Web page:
The Mparntwe Education Declaration, published December 2019, is the most recent iteration of the Australian national goals for education. The statement was signed by State and Territory Ministers for Education, with the Chair of the Ministerial Council on Education.
This Declaration sets out our vision for education in Australia and our commitment to improving educational outcomes for young Australians.
It builds on past declarations signed in Hobart, Adelaide and Melbourne, which have guided our journey over three decades. …
Our vision is for a world class education system that encourages and supports every student to be the very best they can be, no matter where they live or what kind of learning challenges they may face.
Preamble, Alice Springs (Mparntwe) Education Declaration
The Mparntwe Declaration will be the foundation for Australian government decisions on education for the next ten years.
The statement includes two goals:
Goal 1: The Australian education system promotes excellence and equity
Goal 2: All young Australians become conﬁdent and creative individuals, successful lifelong learners, and active and informed members of the community.
In 2008 the Melbourne Declaration had almost identical goals:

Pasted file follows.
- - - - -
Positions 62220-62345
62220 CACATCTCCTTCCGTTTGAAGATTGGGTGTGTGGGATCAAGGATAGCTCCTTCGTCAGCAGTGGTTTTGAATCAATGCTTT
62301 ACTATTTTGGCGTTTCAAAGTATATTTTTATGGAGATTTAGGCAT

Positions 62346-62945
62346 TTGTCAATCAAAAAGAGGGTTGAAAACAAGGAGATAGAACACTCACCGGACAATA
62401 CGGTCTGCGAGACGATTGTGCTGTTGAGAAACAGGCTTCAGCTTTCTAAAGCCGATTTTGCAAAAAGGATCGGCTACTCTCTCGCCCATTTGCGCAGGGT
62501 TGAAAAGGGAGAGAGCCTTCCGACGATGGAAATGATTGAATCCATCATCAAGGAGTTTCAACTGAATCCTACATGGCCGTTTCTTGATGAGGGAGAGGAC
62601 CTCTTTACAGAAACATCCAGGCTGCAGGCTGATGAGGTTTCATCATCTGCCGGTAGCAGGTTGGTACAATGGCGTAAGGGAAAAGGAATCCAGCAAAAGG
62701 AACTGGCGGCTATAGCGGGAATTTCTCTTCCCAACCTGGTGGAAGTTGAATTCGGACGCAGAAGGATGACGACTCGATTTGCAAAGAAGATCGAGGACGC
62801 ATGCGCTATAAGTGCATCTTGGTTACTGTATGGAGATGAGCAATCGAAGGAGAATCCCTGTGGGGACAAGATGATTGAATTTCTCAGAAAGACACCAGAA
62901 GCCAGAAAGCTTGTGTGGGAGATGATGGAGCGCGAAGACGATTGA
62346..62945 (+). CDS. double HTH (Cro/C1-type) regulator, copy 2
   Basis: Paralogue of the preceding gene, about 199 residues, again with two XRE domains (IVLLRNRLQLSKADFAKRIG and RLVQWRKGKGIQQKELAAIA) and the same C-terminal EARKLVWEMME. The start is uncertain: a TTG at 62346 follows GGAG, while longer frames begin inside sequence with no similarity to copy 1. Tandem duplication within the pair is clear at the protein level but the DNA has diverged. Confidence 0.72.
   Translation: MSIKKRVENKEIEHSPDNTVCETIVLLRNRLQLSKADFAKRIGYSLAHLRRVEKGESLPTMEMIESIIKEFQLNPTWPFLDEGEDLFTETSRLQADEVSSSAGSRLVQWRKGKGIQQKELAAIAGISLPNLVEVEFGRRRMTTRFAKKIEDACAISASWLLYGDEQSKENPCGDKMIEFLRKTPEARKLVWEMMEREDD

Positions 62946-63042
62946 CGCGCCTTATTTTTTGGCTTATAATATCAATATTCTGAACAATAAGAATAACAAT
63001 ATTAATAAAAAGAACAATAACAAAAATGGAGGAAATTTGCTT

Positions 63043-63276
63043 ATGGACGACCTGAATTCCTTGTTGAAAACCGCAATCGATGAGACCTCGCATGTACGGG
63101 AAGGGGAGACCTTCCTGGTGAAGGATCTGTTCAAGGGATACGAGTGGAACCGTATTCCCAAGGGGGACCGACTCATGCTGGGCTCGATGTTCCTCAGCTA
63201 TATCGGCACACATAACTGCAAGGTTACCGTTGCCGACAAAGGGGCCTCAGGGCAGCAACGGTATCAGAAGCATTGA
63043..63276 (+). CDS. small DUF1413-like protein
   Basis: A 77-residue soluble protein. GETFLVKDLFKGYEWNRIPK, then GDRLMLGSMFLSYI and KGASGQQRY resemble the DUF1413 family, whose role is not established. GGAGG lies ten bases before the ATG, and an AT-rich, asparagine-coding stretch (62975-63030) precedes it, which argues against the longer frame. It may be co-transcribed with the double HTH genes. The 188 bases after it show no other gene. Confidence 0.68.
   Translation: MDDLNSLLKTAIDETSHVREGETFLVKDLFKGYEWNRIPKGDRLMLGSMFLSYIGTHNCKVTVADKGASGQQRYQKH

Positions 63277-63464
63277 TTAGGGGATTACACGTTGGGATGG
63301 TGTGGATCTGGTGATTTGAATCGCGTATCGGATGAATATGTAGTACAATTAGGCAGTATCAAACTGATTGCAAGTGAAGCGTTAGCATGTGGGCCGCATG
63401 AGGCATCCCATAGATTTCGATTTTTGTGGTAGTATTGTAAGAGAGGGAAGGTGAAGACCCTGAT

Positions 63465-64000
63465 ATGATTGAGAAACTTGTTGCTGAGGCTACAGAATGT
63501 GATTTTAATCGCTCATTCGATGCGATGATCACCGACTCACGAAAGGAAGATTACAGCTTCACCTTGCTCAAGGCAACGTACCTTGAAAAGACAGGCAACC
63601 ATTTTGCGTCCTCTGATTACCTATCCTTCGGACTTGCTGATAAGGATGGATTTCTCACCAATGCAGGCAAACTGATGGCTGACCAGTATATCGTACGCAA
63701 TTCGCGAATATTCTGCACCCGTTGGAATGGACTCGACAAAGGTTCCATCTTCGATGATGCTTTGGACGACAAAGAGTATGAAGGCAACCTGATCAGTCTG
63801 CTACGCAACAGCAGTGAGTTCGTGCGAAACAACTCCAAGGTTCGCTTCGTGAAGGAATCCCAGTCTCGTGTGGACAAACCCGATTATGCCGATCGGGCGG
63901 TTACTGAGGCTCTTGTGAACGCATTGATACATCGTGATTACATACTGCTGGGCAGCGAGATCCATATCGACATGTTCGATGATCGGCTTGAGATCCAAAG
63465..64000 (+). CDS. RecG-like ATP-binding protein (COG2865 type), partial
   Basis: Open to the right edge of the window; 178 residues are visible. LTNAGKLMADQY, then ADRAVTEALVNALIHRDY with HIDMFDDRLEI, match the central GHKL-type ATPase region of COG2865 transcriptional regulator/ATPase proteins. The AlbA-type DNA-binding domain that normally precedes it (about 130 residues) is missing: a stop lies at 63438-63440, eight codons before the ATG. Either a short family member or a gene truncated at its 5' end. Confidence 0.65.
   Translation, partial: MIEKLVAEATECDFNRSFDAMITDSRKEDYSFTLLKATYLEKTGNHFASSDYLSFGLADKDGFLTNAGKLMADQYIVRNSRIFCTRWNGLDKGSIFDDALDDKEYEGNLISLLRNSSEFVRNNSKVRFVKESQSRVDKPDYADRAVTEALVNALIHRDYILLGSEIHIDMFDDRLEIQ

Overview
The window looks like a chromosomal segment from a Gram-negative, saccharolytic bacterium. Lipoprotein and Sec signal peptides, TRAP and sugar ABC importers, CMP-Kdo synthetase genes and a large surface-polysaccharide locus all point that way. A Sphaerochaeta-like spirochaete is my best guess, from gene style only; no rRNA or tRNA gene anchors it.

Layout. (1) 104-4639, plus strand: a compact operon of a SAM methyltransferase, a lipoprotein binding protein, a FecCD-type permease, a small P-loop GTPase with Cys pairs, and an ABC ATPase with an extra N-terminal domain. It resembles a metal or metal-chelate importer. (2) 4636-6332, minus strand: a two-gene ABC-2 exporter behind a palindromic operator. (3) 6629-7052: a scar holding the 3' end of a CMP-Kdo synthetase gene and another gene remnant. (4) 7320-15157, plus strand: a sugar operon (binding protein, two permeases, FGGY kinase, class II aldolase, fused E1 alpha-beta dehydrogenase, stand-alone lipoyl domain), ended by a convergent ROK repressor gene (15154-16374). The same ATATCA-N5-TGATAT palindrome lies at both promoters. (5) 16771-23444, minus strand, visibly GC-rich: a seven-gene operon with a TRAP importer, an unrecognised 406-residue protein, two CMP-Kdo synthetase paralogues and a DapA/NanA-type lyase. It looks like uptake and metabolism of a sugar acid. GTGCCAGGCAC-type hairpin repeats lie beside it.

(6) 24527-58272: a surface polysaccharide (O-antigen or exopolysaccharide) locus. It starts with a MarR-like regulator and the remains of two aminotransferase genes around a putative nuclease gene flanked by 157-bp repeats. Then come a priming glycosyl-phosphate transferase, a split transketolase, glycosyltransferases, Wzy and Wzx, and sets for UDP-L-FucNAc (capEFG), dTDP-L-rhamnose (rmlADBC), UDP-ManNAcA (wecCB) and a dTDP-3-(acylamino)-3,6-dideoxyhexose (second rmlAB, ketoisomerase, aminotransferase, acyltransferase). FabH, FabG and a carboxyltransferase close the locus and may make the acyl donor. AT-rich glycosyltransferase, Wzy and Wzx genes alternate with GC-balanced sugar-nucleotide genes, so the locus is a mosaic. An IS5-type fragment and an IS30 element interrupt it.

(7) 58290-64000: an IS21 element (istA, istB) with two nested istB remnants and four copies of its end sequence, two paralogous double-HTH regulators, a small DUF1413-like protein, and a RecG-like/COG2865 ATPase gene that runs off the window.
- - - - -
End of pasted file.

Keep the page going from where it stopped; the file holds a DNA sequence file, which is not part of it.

Goal 1: Australian schooling promotes equity and excellence
Goal 2: All young Australians become:
– Successful learners
– Confident and creative individuals
– Active and informed citizens
Two points are obvious –
- Australian teachers have worked with national education declarations stating incontestable goals and commitments to action, for over thirty years – and the same goals for at least ten years. They are supposed to have driven education policy and implementation. Yet David Zyngier (Southern Cross University) in his 2019 ‘report card’, was able to identify five separate components of education in Australia that do not rate higher than a D – Limited Achievement, using the Australian Common Grade Scale. Every component Zyngier identified has a proven impact on the education of our students, yet does not appear to be part of national thinking about education.
- The educational goals stated by our ministers of education are pretty close to the goals that every teacher works towards every day.
Why is much of the advice of experts ignored in our hopes for education in Australia? Examples such as: